Prior to coming to North Carolina, Tillman was president of Small Business Services, where she was responsible for all customer operations for BellSouth’s 1.1 million small business customers. Earlier in her career, she served as operations vice president for Interconnection Services, where she was responsible for ordering, testing, maintenance, billing and collections for all carrier services. For two years in the early ‘90s, she served as director of public policy planning at BellCore in New Jersey working closely with other Regional Bell Operating Companies on public policy and regulatory issues.
Carol Jarman, regional vice president for BellSouth advertising and publishing, believes this diverse background is one of the secrets to Tillman’s effectiveness at leading in times of change.
“Krista has a great vision for BellSouth, where we have been and we are going,” Jarman says. “She not only understands BellSouth’s heritage and how the company works, but she also sees how we can build upon that to serve customers and our communities better in the future. And she knows how to make things happen.”
Tillman said broad experience is one of the advantages of working for a large company for a number of years. “Over the years I’ve developed a network of friends and peers with whom I’ve worked,” she says. “Some people see networking as handing out business cards at seminars or business dinners. To me, networking is having people you can call upon to discuss issues and exchange ideas.”
This same philosophy carries over into Tillman’s community activities. The former high school teacher, who holds a degree in mathematics from Georgia State University and a Master of Science degree from the Georgia Institute of Technology, remains a strong advocate for education. She chairs the North Carolina Business Committee for Education, is a member of the Board of Trustees of the University of North Carolina – Wilmington, and co-chair of the Charlotte-Mecklenburg Communities in Schools.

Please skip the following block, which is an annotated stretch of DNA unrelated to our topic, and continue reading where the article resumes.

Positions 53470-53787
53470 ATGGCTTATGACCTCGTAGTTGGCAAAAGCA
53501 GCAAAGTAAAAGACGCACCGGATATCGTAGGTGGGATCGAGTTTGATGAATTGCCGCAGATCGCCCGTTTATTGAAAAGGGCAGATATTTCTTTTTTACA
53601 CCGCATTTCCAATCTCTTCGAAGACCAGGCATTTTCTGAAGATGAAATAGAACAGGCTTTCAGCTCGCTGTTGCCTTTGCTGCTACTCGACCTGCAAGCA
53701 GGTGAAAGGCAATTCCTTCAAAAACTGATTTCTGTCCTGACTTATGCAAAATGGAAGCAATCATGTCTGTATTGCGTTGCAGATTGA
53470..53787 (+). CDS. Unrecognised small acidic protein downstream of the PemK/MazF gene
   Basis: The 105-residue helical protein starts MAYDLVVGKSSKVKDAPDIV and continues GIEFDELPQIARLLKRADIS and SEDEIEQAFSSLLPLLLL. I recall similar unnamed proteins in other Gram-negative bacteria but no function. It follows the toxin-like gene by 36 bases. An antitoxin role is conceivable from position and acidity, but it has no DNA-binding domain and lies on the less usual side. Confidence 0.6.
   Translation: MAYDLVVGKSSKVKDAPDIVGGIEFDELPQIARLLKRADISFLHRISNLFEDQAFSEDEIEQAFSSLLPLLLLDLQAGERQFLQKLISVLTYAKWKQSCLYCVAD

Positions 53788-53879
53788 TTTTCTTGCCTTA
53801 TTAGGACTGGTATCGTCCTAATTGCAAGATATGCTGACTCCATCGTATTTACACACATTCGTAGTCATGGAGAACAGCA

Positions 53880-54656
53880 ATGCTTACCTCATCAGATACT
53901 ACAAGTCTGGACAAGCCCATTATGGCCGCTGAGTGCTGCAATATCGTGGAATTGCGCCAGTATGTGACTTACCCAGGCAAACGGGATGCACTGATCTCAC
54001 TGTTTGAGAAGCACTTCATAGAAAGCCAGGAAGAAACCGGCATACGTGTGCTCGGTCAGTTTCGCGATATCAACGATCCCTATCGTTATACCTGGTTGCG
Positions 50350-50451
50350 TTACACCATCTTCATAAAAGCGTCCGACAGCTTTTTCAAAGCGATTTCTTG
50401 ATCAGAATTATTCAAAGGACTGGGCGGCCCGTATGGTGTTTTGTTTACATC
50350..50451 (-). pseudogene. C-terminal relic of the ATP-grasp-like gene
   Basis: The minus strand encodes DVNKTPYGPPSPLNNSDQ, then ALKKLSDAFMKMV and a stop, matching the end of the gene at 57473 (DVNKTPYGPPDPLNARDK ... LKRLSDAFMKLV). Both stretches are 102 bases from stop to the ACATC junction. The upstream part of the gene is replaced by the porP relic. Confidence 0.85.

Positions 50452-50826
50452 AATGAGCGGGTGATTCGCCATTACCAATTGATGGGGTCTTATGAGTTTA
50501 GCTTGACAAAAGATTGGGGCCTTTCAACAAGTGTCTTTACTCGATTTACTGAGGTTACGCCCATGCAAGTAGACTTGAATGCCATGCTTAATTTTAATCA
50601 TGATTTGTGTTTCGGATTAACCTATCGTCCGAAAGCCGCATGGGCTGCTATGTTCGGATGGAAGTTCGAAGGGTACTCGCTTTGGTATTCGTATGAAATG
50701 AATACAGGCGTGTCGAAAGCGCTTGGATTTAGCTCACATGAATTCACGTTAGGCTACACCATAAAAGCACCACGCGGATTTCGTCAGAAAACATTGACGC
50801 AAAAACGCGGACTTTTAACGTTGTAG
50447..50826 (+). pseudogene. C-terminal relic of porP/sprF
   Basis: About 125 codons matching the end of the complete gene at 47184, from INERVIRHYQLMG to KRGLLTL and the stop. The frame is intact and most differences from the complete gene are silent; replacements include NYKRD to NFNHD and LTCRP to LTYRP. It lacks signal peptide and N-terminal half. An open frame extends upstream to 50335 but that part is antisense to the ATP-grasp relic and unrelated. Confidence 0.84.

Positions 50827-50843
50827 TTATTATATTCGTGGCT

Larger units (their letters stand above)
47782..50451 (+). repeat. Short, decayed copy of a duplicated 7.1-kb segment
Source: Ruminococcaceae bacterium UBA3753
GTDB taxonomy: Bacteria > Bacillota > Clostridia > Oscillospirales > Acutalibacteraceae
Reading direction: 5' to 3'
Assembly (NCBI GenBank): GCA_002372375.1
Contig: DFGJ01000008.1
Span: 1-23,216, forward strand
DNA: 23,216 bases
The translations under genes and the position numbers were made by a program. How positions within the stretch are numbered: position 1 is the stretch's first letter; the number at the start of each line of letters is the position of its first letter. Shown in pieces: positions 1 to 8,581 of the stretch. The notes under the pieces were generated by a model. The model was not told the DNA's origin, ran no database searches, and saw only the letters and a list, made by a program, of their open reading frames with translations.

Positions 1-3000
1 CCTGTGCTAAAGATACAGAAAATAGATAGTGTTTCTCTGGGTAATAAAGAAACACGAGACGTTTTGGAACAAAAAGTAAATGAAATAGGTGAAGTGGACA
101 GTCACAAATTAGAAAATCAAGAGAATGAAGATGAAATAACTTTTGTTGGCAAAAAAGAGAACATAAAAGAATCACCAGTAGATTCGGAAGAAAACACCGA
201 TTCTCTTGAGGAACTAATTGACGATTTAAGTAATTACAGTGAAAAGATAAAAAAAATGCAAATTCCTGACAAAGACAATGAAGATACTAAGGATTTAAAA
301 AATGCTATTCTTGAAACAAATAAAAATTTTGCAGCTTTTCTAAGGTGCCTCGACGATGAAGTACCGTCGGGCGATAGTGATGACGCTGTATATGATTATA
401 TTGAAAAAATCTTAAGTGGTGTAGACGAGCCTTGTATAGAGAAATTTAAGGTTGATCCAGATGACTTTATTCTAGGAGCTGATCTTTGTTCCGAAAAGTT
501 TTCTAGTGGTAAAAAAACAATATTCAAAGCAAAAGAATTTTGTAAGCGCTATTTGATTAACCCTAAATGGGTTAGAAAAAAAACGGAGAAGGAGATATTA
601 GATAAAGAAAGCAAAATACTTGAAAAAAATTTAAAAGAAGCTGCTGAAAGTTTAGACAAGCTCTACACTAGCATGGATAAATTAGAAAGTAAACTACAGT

A native of Atlanta, she is also active in Charlotte community affairs.
“Charlotte is a wonderful community,” she says. “The people are warm and open, and welcomed me wholeheartedly. They took time to answer my questions, assimilating me into the infrastructure of the community.”
Jim Palermo, executive vice president of Bank of America, was chairman of Charlotte Center City Partners (CCCP) when he first met Tillman.
“I immediately saw that Krista is energetic, competitive and skilled at getting things done,” said Palermo. “She has tremendous leadership skills and passion for things she believes in. I knew she could be a tremendous asset to Charlotte Center City Partners and was delighted to help shorten the networking cycle for her.”
Today, Tillman serves as Chair of CCCP as well as a member of the board of the North Carolina Blumenthal Performing Arts Center.
“A city or region is like a wagon wheel,” she says. “There must be a strong hub or core. If you have a strong central core, including both business and residential growth, then the city as a whole will be strong. And with a strong city, a region will prosper. I’m excited about what is already being done to build that strong central city and I look forward to helping build on those accomplishments.”
Tillman recognizes that accomplishing all her goals, both for BellSouth and for Charlotte, will be challenging. But she is not looking for an overnight victory.
“I want to make some progress – however small – every day,” she says. “That’s important. That’s also what makes challenges fun.”